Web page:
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Islamic Political ThoughtAn Introduction$
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Gerhard Bowering

Print publication date: 2015

Print ISBN-13: 9780691164823

Published to Princeton Scholarship Online: October 2017

DOI: 10.23943/princeton/9780691164823.001.0001

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Revival and Reform

Revival and Reform

Chapter:
(p.202) Revival and Reform
Source:
Islamic Political Thought
Author(s):

Ebrahim Moosa

SherAli Tareen

Publisher:
Princeton University Press
DOI:10.23943/princeton/9780691164823.003.0013

This chapter analyzes the terms, revival and reform, which are widely disseminated across a range of genres in Muslim literature. They are found in commentaries of prophetic traditions, political discourses, debates about shari'a, and the integrity of learning and scholarship. Often these key words are rhetorically invoked in exhortations of moral awakening in order to advance a Muslim social and political gospel. Over time, these terms have been used together to represent a concept that links newness and creativity (renewal/revival) to wholeness and integrity (iṣlaṭ, reform). Whether the “renewal and reform” is aimed at the collective or the individual or both, the discourse of revival and reform addresses stability and change, the mutable and immutable in Muslim thought. In this larger semantic framework, two things loom large: political theology and the integrity of the learned tradition.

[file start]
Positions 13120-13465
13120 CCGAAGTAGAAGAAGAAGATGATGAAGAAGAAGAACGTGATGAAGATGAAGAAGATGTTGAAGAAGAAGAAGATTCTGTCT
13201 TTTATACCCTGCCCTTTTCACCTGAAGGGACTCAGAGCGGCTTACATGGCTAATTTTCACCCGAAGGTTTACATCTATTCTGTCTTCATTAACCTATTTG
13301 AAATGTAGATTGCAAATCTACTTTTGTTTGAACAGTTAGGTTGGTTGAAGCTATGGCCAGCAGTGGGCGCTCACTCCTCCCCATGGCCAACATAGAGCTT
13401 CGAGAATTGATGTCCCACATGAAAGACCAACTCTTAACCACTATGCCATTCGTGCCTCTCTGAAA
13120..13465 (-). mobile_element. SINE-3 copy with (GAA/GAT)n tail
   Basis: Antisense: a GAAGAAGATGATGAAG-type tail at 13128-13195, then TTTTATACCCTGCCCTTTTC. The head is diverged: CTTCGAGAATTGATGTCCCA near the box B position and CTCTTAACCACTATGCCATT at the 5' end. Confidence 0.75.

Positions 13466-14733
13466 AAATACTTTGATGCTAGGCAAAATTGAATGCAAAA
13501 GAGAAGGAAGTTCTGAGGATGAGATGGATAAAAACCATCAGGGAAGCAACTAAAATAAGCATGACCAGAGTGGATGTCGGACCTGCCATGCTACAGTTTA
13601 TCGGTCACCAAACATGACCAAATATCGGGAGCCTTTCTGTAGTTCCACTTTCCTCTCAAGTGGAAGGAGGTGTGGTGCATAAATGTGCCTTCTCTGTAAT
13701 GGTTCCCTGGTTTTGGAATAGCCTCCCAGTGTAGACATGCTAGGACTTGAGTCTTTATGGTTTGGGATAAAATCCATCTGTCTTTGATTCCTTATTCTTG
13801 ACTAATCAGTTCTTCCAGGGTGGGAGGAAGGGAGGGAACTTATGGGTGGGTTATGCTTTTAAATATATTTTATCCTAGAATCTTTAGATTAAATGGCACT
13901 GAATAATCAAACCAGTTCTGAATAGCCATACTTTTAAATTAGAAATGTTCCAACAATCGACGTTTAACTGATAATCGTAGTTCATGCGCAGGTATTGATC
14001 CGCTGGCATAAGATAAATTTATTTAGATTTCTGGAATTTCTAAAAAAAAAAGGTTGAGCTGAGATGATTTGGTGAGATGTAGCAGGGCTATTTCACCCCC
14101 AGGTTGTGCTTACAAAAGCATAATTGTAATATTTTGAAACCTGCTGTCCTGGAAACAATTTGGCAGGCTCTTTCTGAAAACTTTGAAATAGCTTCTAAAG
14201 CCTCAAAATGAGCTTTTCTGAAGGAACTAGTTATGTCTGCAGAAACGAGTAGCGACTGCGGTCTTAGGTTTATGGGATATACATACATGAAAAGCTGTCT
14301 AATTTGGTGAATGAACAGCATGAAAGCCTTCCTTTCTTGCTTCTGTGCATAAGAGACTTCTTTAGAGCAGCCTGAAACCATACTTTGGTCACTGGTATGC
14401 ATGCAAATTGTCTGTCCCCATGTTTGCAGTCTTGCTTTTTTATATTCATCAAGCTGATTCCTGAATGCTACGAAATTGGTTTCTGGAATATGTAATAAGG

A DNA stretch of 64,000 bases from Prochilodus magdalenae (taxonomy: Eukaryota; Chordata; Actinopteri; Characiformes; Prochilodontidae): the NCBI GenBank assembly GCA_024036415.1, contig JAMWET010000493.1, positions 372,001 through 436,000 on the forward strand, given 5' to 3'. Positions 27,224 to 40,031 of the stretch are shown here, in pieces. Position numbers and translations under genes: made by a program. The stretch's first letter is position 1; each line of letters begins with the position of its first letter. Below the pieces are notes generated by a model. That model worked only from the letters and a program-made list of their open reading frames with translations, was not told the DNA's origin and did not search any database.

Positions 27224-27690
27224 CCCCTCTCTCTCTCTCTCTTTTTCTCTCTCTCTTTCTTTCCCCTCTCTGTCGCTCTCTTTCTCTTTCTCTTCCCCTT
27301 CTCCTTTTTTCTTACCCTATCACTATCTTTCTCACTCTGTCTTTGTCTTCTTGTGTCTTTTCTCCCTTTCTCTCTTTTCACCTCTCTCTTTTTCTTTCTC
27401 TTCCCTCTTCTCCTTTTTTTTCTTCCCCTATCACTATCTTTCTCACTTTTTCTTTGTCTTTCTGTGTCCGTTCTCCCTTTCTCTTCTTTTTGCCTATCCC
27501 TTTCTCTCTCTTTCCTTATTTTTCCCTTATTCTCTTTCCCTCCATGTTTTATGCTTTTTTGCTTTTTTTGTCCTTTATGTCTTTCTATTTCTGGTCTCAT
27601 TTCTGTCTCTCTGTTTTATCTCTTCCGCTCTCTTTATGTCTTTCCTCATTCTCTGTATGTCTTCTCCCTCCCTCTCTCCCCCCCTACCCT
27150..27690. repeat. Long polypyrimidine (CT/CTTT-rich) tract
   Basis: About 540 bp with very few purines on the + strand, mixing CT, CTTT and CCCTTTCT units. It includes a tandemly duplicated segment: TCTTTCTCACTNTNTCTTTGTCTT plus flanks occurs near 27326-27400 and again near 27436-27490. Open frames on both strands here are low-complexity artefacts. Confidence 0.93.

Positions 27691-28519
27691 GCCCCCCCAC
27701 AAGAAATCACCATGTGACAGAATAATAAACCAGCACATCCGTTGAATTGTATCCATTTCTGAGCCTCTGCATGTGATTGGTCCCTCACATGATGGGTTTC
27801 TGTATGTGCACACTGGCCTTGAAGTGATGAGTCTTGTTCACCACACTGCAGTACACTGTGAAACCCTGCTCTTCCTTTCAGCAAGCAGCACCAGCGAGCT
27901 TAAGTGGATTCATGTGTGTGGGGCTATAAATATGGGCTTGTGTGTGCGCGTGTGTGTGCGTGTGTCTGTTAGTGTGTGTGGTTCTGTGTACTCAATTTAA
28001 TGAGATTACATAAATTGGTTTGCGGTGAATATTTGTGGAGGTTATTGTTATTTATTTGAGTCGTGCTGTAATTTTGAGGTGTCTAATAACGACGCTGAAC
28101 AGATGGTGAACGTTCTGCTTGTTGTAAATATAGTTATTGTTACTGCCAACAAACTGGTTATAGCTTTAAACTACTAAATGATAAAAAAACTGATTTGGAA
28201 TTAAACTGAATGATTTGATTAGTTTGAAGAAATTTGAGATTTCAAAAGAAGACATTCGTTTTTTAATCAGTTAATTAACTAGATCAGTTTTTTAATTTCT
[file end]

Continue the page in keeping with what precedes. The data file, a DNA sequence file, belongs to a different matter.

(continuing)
Keywords:   Muslim literature, revival, reform, Islamic political thought, political theology, learned tradition

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